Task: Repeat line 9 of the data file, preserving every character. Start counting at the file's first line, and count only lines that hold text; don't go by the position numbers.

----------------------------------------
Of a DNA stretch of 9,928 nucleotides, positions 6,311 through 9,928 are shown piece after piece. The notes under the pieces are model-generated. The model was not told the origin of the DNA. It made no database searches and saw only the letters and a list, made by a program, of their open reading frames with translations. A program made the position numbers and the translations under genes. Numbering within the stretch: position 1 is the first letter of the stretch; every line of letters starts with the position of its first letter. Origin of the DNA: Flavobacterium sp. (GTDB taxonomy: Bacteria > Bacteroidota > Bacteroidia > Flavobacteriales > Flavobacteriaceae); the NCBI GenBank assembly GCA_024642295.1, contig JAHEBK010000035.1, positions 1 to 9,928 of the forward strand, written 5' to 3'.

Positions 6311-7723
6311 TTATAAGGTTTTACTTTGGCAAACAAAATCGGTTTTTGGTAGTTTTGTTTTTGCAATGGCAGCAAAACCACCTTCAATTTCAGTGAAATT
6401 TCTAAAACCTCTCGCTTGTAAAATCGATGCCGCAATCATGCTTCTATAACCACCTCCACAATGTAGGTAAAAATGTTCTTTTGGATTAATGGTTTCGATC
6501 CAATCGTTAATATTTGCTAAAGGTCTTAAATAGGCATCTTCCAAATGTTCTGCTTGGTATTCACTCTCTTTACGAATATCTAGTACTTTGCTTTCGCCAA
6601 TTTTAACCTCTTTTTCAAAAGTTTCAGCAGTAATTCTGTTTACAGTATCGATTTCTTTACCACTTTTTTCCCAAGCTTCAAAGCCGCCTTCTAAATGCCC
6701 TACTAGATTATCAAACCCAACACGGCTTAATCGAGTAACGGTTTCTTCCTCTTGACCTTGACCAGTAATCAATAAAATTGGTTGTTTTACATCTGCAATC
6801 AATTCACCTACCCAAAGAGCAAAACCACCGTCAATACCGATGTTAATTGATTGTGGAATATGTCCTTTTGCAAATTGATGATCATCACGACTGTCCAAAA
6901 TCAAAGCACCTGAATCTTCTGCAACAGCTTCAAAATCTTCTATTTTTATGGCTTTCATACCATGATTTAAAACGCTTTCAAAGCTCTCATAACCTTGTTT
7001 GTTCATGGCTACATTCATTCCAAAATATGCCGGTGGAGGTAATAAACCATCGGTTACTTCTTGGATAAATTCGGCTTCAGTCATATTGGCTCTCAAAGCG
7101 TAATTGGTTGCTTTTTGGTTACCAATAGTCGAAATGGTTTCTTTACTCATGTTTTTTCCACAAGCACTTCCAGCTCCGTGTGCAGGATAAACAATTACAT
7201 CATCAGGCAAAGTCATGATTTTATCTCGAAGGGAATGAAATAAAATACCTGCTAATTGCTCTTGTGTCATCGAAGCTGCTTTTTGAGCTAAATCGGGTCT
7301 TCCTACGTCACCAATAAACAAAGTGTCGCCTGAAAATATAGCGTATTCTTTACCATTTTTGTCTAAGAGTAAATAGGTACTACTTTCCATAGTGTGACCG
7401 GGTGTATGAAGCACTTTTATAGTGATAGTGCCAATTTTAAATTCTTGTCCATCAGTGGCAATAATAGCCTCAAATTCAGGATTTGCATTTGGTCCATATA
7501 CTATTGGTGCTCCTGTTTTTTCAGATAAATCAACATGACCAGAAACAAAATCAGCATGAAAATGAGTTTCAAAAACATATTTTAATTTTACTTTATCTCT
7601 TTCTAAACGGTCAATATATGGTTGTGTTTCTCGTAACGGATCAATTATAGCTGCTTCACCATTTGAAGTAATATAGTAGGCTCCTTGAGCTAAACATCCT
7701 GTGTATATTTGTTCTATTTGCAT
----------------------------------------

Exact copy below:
6901 TCAAAGCACCTGAATCTTCTGCAACAGCTTCAAAATCTTCTATTTTTATGGCTTTCATACCATGATTTAAAACGCTTTCAAAGCTCTCATAACCTTGTTT